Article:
House Oversight Chair Jason Chaffetz Will Not Seek Re-Election

The decision from Jason Chaffetz, chair of the House Oversight Committee and a leading conservative from the safe confines of Utah, to retire after five terms might be interpreted as a sign of things to come in 2018.

Congressman Jason Chaffetz, chairman of the House Oversight Committee, rose to prominence on Capitol Hill through his dogged investigations of Democratic presidential candidate Hillary Clinton before the 2016 election.

"I am confident I would continue to be re-elected by large margins", he said.

That Deseret News interview is interesting not just for Chaffetz's open acknowledgment that he'd like to be governor but also because he makes very clear he doesn't have any interest in running for the US Senate.

Chaffetz, who heads the House Committee on Oversight and Government Reform, told the Wall Street Journal that he's still mulling over the timing of when he would leave Washington, DC.

"After more than 1,500 nights away from my home, it is time", Chaffetz wrote.


"I'm reluctant to answer on speculation because I believe it's speculation", Utah Gov. Gary Herbert told reporters at his monthly news conference on KUED. Trump won the Beehive State in 2016 but voters in the largely Mormon state were less than thrilled with his brand of conservatism.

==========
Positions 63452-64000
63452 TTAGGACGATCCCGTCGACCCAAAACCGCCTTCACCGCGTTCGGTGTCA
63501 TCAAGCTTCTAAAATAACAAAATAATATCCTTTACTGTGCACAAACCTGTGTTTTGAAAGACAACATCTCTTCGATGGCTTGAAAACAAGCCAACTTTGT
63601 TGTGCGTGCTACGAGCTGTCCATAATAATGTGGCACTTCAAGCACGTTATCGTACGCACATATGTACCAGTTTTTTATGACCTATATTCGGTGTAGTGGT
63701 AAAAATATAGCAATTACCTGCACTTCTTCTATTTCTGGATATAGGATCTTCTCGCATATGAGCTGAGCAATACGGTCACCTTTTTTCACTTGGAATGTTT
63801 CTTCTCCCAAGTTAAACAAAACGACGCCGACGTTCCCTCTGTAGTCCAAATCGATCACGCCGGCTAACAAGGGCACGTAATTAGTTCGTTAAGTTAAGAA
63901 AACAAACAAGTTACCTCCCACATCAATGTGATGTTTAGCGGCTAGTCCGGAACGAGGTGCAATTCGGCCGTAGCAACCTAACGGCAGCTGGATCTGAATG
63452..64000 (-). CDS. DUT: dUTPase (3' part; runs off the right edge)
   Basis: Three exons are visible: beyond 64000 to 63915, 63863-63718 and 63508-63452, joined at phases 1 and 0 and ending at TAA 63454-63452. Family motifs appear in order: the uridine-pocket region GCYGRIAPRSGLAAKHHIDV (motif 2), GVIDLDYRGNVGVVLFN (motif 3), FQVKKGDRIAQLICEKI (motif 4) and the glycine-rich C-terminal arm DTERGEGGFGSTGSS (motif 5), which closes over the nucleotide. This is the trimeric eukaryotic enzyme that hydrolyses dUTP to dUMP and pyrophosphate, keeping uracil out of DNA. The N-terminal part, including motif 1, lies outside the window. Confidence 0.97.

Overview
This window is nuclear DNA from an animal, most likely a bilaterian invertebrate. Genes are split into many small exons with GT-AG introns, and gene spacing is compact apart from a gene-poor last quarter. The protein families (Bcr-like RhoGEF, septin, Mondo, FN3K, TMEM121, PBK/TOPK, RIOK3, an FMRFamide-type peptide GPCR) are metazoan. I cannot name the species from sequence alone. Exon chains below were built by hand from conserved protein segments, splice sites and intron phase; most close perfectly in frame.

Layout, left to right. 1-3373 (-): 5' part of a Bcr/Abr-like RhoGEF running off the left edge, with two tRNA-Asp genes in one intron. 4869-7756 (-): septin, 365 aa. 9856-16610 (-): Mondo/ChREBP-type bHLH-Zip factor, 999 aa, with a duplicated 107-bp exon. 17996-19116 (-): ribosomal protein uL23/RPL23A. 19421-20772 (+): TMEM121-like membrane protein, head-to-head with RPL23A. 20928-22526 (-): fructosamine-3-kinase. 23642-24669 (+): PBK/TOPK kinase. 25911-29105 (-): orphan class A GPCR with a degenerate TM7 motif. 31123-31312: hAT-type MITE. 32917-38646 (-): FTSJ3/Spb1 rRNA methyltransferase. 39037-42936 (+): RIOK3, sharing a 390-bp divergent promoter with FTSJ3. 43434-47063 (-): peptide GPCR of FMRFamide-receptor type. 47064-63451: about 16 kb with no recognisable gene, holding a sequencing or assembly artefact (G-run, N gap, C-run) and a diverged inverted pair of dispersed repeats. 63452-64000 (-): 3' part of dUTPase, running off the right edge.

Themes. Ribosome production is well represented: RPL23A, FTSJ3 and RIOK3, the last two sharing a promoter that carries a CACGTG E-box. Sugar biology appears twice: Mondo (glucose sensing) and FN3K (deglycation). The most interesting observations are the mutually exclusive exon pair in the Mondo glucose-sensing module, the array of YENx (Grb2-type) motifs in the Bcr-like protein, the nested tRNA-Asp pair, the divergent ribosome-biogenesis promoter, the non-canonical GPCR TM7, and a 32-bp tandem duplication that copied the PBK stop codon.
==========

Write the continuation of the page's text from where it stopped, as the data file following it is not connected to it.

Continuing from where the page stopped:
The 50-year-old Chaffetz had strolled to four easy re-elections in his Republican-friendly congressional district.

Chaffetz has seen a rough start to 2017, including a town hall meeting at the beginning of February in Cottonwood Heights where a crowd of angry constituents openly booed Chaffetz and led chants of "Do your job!".

House Speaker Paul Ryan tweeted that Chaffetz is "a great defender of liberty and limited government" and wished him the best. Chaffetz has been the representative of Utah's Third Congressional District since 2009, and he has never failed to win at least 66 percent of the vote since his maiden campaign for the seat.

Some are speculating that Chaffetz bowed out early because of two well-funded challengers, both first-time political candidates: Democrat Kathryn Allen, a physician, and Republican Damian Kidd, a lawyer. The Republican statesman from Utah made the announcement which shocked the political realm earlier today.

He didn't rule out a run for Utah governor in 2020.

  • Rogelio Becker